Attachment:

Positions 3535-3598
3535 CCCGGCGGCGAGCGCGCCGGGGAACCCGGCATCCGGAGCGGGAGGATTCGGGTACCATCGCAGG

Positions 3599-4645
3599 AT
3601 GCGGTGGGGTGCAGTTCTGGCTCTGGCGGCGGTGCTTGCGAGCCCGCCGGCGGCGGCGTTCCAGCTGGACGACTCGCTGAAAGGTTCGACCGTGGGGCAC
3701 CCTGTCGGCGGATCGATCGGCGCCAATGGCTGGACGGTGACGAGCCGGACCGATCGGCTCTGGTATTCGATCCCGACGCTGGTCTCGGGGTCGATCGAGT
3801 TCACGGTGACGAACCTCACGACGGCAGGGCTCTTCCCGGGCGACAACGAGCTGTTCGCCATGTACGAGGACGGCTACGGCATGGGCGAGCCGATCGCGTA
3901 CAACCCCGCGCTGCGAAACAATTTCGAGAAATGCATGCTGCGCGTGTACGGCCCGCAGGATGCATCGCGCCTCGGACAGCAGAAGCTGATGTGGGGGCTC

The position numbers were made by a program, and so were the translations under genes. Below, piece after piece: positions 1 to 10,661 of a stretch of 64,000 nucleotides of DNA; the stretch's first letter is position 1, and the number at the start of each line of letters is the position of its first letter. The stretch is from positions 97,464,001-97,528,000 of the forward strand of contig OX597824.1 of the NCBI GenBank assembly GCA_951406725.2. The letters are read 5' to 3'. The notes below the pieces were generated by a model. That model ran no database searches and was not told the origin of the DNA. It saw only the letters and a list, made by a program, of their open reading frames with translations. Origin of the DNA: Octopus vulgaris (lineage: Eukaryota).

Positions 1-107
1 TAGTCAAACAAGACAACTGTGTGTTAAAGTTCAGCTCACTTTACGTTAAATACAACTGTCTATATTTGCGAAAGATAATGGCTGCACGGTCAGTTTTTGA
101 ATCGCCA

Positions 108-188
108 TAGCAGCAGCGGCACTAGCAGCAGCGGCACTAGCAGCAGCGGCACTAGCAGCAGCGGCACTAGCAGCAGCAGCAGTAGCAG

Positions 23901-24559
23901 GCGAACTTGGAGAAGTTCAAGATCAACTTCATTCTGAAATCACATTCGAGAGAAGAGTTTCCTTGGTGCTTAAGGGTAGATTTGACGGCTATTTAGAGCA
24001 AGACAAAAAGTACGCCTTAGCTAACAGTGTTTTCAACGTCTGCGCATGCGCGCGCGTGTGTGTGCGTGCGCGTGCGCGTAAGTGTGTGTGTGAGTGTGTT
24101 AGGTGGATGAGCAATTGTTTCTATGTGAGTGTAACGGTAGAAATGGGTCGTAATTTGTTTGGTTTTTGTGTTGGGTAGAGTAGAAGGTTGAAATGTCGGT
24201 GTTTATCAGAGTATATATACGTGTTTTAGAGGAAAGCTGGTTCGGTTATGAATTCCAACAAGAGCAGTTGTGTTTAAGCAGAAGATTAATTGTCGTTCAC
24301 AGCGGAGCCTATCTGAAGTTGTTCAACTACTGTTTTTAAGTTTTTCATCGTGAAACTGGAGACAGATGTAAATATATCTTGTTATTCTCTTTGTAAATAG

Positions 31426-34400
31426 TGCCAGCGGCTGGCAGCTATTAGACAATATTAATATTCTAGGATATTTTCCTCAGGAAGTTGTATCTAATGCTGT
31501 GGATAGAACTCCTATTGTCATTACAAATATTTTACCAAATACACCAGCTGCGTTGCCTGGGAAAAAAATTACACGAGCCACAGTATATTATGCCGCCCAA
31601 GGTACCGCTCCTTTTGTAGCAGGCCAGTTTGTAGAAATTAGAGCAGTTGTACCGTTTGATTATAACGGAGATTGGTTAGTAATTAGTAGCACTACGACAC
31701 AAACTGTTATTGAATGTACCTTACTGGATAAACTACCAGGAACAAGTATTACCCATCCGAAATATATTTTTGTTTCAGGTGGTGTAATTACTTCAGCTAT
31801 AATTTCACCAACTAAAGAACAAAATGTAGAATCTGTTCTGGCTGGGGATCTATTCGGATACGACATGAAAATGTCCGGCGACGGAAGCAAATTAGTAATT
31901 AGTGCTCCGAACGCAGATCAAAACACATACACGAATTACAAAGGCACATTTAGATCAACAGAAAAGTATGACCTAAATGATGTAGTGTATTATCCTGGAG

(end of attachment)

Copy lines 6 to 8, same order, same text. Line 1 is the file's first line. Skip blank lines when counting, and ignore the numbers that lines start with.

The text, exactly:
3701 CCTGTCGGCGGATCGATCGGCGCCAATGGCTGGACGGTGACGAGCCGGACCGATCGGCTCTGGTATTCGATCCCGACGCTGGTCTCGGGGTCGATCGAGT
3801 TCACGGTGACGAACCTCACGACGGCAGGGCTCTTCCCGGGCGACAACGAGCTGTTCGCCATGTACGAGGACGGCTACGGCATGGGCGAGCCGATCGCGTA
3901 CAACCCCGCGCTGCGAAACAATTTCGAGAAATGCATGCTGCGCGTGTACGGCCCGCAGGATGCATCGCGCCTCGGACAGCAGAAGCTGATGTGGGGGCTC